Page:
We'd just maneuvered the raft into position when the first rapid hit. The bow shot up, then back down, raising the stern high into the air. Everyone whooped in unison as we entered the roiling mass of water. A sudden jerk forward, and then the boat leveled out as we punched through. Water sprayed up and over the entire boat.
Soaked and smiling, we pressed on, taking seven or eight more decent rapids before the river flattened out. We donned our Liz Taylor shades —$5 disposables we'd picked up at the gas station in Gardiner—and relaxed for the long, calm float to Yankee Jim.
After a couple of hours, the rock walls of the canyon loomed ahead. Without a word, we quaffed our beers and sat up, ready for action. For me, that's one of the greatest offerings of river rafting: commingling the human need for tranquillity and the human lust for excitement. Learning to balance these competing proclivities is usually a lifelong goal, and smoothing out the transitions between them the task of philosophers, priests, and psychiatrists. Today, the river was doing all the work for us, and for free.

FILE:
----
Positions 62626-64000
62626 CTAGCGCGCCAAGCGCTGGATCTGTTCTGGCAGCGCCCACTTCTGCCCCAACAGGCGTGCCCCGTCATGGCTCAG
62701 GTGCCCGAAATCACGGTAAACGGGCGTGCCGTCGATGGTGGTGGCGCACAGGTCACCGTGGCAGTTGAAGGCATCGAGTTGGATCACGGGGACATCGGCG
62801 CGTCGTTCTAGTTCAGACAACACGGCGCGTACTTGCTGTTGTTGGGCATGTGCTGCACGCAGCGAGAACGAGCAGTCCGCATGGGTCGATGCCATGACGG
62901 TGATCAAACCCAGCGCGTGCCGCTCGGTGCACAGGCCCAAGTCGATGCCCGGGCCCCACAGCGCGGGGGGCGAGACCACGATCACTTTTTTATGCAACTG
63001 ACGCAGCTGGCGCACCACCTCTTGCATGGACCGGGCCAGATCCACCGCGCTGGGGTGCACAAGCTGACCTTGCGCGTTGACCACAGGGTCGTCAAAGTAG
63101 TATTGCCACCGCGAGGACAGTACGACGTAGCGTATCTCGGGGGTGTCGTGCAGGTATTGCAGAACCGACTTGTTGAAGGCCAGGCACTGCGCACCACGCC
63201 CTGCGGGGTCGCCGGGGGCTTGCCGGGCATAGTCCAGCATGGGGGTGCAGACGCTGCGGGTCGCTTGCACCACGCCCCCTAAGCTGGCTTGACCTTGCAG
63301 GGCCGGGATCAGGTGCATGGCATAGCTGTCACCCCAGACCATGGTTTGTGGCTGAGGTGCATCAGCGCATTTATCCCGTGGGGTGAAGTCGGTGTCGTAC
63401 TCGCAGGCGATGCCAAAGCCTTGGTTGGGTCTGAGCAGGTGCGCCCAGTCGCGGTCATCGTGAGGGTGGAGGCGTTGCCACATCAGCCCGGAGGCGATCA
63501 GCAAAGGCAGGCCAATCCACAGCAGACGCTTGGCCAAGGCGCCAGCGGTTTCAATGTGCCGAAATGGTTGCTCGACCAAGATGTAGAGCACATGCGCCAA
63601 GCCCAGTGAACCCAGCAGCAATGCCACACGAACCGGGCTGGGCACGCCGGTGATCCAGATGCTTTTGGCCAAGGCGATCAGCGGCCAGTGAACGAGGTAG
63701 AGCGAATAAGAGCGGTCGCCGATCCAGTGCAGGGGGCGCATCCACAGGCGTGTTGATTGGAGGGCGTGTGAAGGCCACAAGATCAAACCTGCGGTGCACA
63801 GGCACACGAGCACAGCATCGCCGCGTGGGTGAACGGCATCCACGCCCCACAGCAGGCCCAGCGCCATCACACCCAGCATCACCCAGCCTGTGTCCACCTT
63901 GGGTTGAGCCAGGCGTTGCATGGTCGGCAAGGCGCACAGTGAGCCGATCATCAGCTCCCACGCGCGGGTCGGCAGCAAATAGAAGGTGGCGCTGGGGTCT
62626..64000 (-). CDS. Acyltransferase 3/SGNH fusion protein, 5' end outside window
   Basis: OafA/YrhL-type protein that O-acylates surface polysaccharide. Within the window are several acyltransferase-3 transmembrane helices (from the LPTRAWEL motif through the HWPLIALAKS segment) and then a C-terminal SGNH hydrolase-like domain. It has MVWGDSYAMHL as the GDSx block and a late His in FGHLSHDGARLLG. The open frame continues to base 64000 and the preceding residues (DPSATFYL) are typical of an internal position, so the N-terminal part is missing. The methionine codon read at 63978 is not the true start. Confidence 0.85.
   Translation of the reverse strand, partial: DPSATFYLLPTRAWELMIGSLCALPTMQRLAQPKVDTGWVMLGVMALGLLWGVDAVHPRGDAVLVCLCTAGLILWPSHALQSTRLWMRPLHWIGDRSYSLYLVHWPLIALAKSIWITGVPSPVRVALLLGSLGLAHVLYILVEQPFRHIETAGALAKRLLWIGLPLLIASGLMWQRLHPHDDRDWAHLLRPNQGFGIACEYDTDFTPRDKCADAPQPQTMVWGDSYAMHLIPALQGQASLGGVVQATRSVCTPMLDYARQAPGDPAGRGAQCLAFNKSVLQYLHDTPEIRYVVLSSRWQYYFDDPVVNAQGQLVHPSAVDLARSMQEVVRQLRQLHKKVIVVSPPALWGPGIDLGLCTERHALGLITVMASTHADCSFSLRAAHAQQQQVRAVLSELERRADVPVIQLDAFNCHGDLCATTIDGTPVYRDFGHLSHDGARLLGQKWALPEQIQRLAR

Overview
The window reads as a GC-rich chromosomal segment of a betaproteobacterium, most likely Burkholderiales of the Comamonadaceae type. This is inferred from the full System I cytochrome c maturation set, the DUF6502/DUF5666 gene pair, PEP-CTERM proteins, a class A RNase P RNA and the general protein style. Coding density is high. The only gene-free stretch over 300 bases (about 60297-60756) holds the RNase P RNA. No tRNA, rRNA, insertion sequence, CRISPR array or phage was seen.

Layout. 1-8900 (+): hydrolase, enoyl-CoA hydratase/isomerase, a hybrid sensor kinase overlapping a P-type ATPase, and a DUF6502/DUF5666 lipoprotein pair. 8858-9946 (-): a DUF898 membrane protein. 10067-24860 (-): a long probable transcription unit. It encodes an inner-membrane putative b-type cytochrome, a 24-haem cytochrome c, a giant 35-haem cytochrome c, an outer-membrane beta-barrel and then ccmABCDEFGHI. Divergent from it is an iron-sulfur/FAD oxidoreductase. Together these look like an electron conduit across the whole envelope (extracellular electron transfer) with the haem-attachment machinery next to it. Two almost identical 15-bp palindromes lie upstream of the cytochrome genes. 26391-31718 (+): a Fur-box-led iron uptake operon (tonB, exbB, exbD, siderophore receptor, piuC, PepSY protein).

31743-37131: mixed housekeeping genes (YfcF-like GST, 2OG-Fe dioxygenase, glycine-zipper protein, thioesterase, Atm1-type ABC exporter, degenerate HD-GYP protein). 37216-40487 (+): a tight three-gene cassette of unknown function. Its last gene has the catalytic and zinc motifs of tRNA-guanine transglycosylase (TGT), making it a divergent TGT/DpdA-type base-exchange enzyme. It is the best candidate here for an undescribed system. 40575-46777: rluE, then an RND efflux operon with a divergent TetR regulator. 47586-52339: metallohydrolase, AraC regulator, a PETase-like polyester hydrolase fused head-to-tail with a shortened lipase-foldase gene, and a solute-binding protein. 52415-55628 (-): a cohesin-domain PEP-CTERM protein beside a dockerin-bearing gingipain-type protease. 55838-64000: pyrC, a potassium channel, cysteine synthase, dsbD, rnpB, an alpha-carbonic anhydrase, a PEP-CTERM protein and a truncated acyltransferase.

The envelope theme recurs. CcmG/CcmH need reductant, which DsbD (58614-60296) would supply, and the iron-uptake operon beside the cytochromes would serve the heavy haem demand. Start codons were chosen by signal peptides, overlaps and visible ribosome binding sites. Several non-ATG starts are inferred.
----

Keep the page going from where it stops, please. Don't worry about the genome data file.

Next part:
As we entered the canyon, the sun disappeared behind a cliff, casting a dark shadow across the river. We worked through a series of individual rapids and a long stretch of rough water. Then it came into view: that tremendous, nameless wall of water that commands both dread and reverence from rafters throughout the state. It was "the Rapid": Yankee Jim's immense self-regenerating wave, a mass of swirling water curled high as if ready to crash down at any moment—but never quite making it, rolling on and on into infinity. "That wave must be really frustrated," Chad mused as we approached it. "I'll bet it would like nothing more than to crush us like peanuts."